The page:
Watch CBS News

Despite rise in catalytic converter theft, few arrests made in Chicago

Despite rise in catalytic converter theft, few arrests made in Chicago
Despite rise in catalytic converter theft, few arrests made in Chicago 02:05

CHICAGO (CBS) -- Anyone who didn't know what a catalytic converter was a few years ago probably does now. For years, CBS 2 has been covering the steep rise in thieves stealing these vulnerable parts from underneath cars across Chicago. 

Now CBS 2 Investigator Megan Hickey is asking how often the thieves actually get caught. 

Despite years of city leaders and lawmakers trying to fix this problem, according to records obtained by the CBS 2 Investigators, the answer is almost never. 

Fulton-Desplaines Garage's Matt Tefka says they average two to three stolen catalytic converter cases a week. 

"They kind of come in droves," he said. "The ones that are more accessible those are the ones that are getting robbed."

According to data obtained by the CBS 2 Investigators via the Freedom of Information Act, reports for stolen catalytic converters hit a recent high in August of 2022 with 900 stolen that month.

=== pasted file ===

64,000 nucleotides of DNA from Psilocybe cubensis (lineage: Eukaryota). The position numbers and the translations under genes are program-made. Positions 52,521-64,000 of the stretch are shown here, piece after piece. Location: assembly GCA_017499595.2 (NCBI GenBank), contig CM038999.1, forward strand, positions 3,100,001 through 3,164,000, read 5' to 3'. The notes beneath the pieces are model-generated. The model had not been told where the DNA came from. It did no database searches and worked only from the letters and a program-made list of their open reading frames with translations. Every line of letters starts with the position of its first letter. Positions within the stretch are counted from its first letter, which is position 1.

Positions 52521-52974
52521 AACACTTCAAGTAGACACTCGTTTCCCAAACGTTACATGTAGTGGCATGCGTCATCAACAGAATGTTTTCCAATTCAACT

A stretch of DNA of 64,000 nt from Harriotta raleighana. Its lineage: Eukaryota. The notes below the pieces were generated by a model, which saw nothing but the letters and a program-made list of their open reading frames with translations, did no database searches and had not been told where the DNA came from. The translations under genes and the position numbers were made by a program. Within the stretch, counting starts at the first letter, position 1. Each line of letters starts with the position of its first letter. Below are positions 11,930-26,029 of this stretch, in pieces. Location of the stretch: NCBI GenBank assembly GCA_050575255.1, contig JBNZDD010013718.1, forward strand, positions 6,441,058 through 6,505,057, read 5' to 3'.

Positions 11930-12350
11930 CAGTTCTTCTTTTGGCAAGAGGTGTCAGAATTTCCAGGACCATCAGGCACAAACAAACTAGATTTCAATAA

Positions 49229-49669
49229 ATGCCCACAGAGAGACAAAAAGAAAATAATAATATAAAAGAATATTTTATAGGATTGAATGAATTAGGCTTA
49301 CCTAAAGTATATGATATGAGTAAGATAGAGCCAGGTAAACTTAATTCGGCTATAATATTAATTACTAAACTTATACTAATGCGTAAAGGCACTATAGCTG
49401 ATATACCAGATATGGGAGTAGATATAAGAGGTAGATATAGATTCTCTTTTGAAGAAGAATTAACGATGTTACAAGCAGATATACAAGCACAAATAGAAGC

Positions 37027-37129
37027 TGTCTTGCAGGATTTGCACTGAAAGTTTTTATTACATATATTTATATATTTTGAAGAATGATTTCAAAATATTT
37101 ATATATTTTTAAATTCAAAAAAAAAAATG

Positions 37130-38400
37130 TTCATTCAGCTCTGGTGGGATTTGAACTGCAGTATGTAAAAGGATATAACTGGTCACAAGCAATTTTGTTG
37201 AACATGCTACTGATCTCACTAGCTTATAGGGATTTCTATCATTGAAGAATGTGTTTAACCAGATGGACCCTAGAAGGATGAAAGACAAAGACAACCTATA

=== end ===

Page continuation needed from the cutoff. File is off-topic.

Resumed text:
[scribd id=674540720 key=key-4FkXeb5XCnl9ihfCa8iF mode=scroll]

They dropped over the winter but ticked up again this summer. A total of 577 were stolen this August. 

But what caught the CBS 2 Investigators' attention was the number of arrests -- all in the single digits. This August there were just three arrests. In July when 684 catalytic converters were stolen, there were also just three arrests. 

"There's really not much they can do about what happens in the night, in the dark," said crime policy and policing expert Wesley Skogan. 

He says that is because the crime is quick and easy and thieves can usually avoid witnesses. And he says the interest is likely tied to the cost of the precious metals like palladium, which hit $1,100 an ounce in May. 

"Converter theft is a classic example of a market driven crime," he siad. 

In June, an Illinois law that bans cash sales for catalytic converters over $99 and requires metal dealers to keep electronic records of transactions involving the car parts went into effect. 

But it doesn't appear to have made a dent in the numbers since then. Skogan says that is because metal dealers shouldn't be the focus. 

The last time less than 100 catalytic converters were stolen in a single month was February 2021. 

View CBS News In
CBS News App Open
Chrome Safari Continue
Be the first to know
Get browser notifications for breaking news, live events, and exclusive reporting.